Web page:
U.S. Democratic and Republican senators urged President Joe Biden on Thursday to expel 300 Russian diplomats from the United States, while NATO remove ten undeclared spies.
The suggestion from the leaders of the Senate foreign relations and intelligence committees – Democrats Bob Menendez and Mark Warner and Republicans Jim Risch and Marco Rubio – would mark a sharp escalation in an ongoing dispute over embassy staffing amid tension between Washington and Moscow.
Russia in August banned the U.S. embassy in Moscow from retaining, hiring or contracting Russian or third-country staff, except for guards, forcing the mission to let go 182 employees and dozens of contractors, the State Department said.
That meant there are only about 100 U.S. diplomats in Russia, compared with 400 Russian diplomats across the United States, the senators said.
This disproportionality in diplomatic representation is unacceptable. Accordingly, Russia must issue enough visas to approach parity between the number of American diplomats serving in Russia and the number of Russian diplomats serving in the United States, the senators wrote in a letter to Biden.
If Moscow does not do so, they said Biden should begin expelling as many as 300 Russian diplomats.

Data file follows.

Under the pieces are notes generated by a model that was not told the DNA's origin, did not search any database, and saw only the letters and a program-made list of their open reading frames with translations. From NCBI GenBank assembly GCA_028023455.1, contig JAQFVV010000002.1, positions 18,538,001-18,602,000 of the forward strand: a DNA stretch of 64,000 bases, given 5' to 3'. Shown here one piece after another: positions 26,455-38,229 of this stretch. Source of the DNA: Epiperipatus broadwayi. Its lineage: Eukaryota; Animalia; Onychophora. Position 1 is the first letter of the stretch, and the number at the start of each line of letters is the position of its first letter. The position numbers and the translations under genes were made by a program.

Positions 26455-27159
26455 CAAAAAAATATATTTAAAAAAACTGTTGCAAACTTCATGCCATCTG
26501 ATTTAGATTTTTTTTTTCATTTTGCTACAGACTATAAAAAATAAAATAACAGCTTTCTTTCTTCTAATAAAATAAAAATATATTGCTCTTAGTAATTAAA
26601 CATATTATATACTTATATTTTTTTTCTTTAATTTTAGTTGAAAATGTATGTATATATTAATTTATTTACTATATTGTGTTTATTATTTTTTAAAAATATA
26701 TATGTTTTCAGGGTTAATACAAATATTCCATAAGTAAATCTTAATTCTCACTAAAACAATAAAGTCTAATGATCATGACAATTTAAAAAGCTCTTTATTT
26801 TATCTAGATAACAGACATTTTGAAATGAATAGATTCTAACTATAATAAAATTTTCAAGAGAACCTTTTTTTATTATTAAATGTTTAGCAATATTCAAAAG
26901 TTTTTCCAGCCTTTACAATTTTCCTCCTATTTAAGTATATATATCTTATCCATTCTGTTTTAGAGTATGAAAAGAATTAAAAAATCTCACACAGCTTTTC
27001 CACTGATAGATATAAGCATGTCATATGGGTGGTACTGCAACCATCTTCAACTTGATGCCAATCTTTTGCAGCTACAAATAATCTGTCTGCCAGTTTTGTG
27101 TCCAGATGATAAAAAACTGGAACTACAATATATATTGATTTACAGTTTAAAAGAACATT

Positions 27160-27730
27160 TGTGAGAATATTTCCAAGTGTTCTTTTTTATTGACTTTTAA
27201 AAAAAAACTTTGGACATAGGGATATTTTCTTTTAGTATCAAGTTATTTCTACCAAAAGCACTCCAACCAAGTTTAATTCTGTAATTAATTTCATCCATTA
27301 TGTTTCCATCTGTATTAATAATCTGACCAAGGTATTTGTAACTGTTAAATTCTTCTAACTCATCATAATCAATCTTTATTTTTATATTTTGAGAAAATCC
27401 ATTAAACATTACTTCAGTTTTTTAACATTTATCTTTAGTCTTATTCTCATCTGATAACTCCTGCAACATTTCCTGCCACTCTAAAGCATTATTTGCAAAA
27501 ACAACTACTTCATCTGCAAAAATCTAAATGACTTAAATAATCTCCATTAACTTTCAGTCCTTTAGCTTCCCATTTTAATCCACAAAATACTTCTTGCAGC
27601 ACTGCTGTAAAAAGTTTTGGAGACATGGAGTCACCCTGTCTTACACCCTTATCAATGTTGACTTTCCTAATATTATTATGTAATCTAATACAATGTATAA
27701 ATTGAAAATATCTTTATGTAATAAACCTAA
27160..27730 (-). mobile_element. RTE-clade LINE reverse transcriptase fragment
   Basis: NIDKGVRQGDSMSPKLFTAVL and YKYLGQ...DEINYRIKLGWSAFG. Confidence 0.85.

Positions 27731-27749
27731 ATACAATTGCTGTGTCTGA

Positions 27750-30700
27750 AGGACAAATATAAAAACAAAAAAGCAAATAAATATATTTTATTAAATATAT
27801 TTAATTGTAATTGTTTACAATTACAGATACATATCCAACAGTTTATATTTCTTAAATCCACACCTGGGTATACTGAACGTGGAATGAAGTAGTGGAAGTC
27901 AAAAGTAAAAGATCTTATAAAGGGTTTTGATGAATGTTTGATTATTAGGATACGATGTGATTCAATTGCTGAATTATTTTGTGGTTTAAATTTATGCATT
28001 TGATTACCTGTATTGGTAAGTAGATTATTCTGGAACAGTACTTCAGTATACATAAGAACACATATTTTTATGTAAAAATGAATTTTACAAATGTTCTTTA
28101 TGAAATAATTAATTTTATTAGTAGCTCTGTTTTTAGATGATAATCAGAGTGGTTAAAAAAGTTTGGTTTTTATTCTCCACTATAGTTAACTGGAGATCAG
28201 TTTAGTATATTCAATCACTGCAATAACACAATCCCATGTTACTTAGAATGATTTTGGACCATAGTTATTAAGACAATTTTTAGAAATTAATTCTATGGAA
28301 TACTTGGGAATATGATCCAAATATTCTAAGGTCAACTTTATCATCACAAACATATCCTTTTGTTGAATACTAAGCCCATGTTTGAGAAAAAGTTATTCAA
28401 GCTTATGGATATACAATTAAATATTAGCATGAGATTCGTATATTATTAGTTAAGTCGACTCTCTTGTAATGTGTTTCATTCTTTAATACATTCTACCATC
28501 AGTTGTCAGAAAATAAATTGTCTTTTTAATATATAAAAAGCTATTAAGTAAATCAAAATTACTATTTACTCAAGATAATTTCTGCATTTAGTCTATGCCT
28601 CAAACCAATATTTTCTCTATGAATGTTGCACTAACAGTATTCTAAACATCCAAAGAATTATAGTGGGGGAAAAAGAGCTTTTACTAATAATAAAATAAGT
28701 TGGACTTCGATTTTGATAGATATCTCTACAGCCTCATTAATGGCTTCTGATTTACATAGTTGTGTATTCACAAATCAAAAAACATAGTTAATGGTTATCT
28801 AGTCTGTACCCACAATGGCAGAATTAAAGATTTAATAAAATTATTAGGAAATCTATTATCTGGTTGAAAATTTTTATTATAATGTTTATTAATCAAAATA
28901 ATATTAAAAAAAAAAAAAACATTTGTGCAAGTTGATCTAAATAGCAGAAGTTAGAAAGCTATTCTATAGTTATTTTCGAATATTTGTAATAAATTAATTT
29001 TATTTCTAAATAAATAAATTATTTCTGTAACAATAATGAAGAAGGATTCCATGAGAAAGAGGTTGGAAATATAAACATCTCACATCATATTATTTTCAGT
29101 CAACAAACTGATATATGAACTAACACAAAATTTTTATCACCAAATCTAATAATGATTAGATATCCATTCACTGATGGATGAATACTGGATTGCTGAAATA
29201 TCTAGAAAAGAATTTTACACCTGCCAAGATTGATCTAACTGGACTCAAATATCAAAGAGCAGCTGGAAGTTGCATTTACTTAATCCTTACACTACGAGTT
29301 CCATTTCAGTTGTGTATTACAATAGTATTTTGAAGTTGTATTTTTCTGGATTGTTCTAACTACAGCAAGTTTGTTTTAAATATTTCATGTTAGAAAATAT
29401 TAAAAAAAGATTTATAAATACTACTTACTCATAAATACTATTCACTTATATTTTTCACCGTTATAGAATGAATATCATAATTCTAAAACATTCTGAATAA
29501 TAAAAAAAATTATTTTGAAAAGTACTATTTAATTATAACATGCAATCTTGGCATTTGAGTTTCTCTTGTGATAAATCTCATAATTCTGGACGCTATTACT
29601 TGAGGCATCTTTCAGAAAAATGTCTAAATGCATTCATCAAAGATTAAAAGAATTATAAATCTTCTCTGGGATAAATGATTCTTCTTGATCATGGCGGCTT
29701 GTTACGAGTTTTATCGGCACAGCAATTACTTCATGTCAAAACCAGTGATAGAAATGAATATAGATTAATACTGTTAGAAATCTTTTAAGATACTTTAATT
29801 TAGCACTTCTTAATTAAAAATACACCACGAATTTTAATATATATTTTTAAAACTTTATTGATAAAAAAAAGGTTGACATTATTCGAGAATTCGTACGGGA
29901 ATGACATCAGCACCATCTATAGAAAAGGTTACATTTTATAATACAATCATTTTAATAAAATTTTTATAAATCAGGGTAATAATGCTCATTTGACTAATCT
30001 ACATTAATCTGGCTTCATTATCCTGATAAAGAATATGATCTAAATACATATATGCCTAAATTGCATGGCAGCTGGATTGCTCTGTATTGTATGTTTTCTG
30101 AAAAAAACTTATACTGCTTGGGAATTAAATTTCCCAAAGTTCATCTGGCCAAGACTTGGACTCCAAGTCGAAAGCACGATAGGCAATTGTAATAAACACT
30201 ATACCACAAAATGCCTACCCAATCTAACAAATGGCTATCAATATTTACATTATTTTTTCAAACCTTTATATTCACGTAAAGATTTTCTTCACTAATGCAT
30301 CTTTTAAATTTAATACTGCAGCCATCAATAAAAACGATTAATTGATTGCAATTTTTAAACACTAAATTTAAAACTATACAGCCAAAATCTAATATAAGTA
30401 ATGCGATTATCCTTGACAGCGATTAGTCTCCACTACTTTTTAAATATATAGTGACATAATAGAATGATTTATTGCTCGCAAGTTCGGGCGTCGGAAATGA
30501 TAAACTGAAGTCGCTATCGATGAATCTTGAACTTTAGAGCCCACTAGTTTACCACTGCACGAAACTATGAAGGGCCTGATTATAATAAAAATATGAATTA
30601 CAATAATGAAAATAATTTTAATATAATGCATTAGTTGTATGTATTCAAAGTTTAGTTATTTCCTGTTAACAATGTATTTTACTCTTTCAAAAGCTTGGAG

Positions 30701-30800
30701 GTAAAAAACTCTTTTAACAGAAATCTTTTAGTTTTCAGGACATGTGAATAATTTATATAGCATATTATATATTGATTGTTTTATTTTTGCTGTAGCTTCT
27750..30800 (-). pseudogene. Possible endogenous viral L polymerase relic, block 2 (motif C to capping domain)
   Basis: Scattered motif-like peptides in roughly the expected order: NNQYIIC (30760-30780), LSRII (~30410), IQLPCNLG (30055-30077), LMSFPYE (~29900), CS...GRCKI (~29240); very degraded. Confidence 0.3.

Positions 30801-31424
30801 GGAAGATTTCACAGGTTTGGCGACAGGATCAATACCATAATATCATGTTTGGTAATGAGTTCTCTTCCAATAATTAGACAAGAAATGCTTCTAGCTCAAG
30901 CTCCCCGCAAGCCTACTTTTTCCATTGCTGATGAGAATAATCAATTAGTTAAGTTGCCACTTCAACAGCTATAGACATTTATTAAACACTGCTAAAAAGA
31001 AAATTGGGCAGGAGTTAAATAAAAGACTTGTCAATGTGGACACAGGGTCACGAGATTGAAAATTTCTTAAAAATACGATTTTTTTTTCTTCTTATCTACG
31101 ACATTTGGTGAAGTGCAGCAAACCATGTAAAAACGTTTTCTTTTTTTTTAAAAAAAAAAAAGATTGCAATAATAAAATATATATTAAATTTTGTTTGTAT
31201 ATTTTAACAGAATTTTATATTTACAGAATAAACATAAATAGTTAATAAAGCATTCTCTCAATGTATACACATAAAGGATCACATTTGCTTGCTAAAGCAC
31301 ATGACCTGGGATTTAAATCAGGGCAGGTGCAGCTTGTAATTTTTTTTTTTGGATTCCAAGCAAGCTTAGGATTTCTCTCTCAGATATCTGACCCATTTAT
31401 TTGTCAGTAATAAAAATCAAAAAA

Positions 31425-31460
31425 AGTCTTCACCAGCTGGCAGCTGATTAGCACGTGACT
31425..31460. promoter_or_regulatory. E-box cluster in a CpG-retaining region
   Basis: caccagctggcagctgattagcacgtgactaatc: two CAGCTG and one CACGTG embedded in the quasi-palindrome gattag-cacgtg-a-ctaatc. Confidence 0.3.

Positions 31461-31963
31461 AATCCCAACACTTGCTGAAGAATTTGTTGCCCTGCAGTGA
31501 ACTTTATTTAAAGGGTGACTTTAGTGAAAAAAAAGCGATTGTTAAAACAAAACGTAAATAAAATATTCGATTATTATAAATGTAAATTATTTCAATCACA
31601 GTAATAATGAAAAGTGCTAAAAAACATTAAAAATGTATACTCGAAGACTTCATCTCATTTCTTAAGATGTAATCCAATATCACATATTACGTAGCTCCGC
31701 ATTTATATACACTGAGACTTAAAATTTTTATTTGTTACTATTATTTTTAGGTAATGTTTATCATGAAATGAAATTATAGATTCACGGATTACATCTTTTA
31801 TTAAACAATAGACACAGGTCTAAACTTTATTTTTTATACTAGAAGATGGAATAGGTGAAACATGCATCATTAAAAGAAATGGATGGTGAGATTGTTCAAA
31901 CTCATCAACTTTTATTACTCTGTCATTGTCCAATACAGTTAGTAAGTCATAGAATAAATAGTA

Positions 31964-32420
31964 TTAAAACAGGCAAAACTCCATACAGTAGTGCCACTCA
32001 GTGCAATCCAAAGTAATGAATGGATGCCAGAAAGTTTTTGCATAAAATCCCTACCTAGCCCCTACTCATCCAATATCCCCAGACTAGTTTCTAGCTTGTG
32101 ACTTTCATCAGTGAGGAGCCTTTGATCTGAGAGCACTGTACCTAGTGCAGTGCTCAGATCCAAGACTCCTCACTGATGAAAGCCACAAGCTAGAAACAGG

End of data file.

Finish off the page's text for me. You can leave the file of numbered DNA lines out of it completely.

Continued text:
NATO Acted on Intelligence
NATO Secretary-General Jens Stoltenberg said Thursday that the organization withdrew the accreditation of eight Russian officials to the military alliance in response to a rise in “malign activities” by Moscow.
The eight officials are to be deprived of access to NATO’s Brussels headquarters from the end of the month because it believes they have been secretly working as intelligence officers. NATO also reduced the number of positions that Russia can accredit people for from 20 down to 10.
Mr. Stoltenberg said that the decision to withdraw the accreditation of the eight “was done based on intelligence, was done because these are undeclared Russian intelligence officers.” He said NATO must act when Russian delegation members “conduct activities which not in line with their accreditation.”